Slate: On Monday, the Washington Post published a story focusing on how massively the NSA has grown since the 9/11 attacks. Buried within it, there was a small but striking detail: By September 2004, the NSA had developed a technique that was dubbed “The Find” by special operations officers. The technique, the Post reports, was used in Iraq and “enabled the agency to find cellphones even when they were turned off.” This helped identify “thousands of new targets, including members of a burgeoning al-Qaeda-sponsored insurgency in Iraq,” according to members of the special operations unit interviewed by the Post.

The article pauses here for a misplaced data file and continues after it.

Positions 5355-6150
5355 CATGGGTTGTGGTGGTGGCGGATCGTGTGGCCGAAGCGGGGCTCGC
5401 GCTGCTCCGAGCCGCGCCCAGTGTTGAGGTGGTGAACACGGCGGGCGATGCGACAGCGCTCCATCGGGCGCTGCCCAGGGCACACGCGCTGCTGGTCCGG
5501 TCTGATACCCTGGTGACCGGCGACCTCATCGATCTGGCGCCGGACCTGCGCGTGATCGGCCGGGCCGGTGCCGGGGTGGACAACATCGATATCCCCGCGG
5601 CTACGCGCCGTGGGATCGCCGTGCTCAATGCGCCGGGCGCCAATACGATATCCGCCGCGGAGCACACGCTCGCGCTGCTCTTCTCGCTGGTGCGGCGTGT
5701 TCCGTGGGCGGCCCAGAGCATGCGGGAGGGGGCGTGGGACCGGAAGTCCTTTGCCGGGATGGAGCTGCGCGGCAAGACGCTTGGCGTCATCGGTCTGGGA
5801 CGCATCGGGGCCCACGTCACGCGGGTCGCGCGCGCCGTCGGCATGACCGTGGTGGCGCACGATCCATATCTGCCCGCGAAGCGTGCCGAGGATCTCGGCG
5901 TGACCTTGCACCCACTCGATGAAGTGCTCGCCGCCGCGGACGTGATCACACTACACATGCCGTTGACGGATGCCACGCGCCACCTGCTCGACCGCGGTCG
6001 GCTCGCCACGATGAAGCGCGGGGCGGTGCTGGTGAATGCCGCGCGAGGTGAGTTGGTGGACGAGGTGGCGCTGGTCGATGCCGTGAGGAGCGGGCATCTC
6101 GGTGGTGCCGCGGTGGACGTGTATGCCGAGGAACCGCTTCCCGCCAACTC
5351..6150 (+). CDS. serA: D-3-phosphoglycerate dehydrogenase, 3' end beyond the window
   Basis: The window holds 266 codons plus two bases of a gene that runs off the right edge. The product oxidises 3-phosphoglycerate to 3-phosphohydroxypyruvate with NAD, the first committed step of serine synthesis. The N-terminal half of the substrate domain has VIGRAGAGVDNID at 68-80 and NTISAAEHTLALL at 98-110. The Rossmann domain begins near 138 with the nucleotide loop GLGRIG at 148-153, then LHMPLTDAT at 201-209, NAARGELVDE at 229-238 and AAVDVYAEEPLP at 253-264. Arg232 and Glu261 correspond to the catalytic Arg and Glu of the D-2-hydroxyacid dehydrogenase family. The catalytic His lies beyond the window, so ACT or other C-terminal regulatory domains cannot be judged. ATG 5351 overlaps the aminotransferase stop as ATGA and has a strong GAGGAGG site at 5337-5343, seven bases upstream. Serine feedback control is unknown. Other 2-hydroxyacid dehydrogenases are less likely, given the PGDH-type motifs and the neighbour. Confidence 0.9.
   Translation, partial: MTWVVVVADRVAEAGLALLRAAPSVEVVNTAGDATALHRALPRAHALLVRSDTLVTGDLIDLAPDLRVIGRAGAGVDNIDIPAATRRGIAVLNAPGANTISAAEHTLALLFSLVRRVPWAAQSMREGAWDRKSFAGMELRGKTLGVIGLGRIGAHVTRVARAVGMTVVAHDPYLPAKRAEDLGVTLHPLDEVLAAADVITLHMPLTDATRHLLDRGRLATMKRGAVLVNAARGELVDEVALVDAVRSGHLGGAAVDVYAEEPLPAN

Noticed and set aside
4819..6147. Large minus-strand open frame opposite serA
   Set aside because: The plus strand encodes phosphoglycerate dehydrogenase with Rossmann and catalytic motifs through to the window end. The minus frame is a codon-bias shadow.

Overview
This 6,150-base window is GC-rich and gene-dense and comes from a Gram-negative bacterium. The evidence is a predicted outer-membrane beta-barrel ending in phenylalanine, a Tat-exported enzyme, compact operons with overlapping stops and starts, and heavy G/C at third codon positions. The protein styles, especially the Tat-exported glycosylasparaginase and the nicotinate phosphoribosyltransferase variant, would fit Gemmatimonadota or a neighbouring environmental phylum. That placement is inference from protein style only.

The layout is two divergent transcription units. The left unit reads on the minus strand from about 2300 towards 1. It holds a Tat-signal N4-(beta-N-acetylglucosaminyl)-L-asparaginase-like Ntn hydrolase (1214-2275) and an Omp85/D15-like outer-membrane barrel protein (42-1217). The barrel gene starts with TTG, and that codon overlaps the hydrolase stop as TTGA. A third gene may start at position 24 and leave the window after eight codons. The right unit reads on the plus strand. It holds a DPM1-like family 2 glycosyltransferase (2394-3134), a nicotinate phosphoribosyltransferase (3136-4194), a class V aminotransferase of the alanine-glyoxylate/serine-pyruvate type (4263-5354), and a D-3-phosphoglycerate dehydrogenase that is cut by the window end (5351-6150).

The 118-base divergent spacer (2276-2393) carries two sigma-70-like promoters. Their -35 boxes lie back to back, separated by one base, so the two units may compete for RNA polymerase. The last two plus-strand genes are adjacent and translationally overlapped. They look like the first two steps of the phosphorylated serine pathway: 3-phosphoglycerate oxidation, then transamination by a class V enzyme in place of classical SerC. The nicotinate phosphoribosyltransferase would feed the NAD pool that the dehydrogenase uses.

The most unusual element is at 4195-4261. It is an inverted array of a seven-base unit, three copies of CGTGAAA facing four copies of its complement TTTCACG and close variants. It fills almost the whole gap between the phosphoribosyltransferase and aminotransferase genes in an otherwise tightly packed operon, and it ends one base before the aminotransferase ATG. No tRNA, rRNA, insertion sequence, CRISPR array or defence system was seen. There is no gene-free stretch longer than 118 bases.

It is not explained in the report exactly how this technique worked. But to spy on phones when they are turned off, agencies would usually have to infect the handset with a Trojan that would force it to continue emitting a signal if the phone is in standby mode, unless the battery is removed. In most cases, when you turn your phone off — even if you do not remove the battery — it will stop communicating with nearby cell towers and can be traced only to the location it was in when it was powered down.
In 2006, it was reported that the FBI had deployed spyware to infect suspects’ mobile phones and record data even when they were turned off. The NSA may have resorted to a similar method in Iraq, albeit on a much larger scale by infecting thousands of users at one time. Though difficult, the mass targeting of populations with Trojan spyware is possible — and not unheard of. [Continue reading…]